On Wednesday, March 22, 2023, Israeli Prime Minister Benjamin Netanyahu affirmed his country’s “no intention” to rebuild evacuated settlements in the northern occupied West Bank, a day after a parliamentary vote in this regard raised Washington’s concern.
On Tuesday, the settlers celebrated the parliament’s abolition of part of a law that prevents them from residing in areas in the West Bank, according to a decision issued since 2005, when Israel unilaterally withdrew from the Gaza Strip, in addition to four settlements in the northern West Bank.
The law passed that year prevented the Israelis from staying in those areas, but the amendment that was passed on Monday night allows them to return to those settlements near the city of Nablus in the northern West Bank.
Netanyahu’s office said in a statement that the parliament’s vote annulled “a discriminatory and humiliating law that prohibits Jews from residing in areas in northern Samaria (the biblical name for the northern West Bank), which is part of our historic homeland.”
“However, the government does not intend to establish new communities in these areas,” the statement added.
Settlement is considered illegal under international law, but Israel believes that there is a difference between random outposts that are built without a permit and those that have been agreed upon, in which about 475,000 Israelis live.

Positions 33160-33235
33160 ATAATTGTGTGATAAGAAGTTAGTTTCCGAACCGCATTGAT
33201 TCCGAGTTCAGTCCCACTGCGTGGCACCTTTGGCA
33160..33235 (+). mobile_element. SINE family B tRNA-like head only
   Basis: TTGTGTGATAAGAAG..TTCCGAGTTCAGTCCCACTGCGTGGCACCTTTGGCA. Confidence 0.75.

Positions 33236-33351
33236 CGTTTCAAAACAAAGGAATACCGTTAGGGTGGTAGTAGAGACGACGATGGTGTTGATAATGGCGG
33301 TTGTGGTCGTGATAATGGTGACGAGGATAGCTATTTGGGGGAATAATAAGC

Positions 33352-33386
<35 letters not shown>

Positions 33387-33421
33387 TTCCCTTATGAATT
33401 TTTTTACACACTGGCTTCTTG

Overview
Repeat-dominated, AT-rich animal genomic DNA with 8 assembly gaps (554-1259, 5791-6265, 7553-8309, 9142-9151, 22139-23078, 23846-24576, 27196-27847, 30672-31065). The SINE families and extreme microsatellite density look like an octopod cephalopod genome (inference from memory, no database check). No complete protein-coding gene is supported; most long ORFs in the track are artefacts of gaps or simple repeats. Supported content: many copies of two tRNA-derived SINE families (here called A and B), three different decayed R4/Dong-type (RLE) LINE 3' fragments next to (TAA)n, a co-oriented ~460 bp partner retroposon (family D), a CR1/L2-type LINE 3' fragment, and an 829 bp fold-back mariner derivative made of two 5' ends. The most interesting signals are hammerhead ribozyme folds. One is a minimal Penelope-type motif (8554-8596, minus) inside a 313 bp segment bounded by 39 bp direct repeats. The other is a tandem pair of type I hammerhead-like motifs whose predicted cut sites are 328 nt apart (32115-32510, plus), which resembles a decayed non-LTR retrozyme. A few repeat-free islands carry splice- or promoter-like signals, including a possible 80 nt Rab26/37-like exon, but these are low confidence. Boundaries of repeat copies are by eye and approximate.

The West Bank, where more than 2.9 million Palestinians live, is under Israeli military rule.
The new Israeli government of Benjamin Netanyahu has been sworn in and pledged to expand settlements throughout the West Bank.
According to the government statement, it will not allow settlers to return to the four sites that were vacated in 2005.
The government statement came after Washington expressed its concern and described the vote as a “provocative” step.
“The legislative changes announced today are provocative and counterproductive to efforts to restore some calm as we approach Ramadan and Easter,” State Department spokesman Vedant Patel said on Tuesday.
According to Patel, the Israeli move “clearly contradicts” the promises made by then Prime Minister (in 2005) Ariel Sharon to former US President George W. Bush, as well as the assurances made by the Netanyahu government just two days ago.
Israeli Finance Minister Bezalel Smotrich welcomed the parliamentary vote, describing it as “historic” and considering it “enhancing our presence in Homesh.”
Last year, clashes broke out between Israeli security forces and Palestinians from the village of Burqa, who said they were the owners of the land on which the Homesh settlement was built.
The Palestinians continued to protest against the settlers’ return to the land, and they also appealed to the Israeli Supreme Court, which last January granted 90 days to justify the failure of the Israeli authorities to expel the settlers who returned to the site.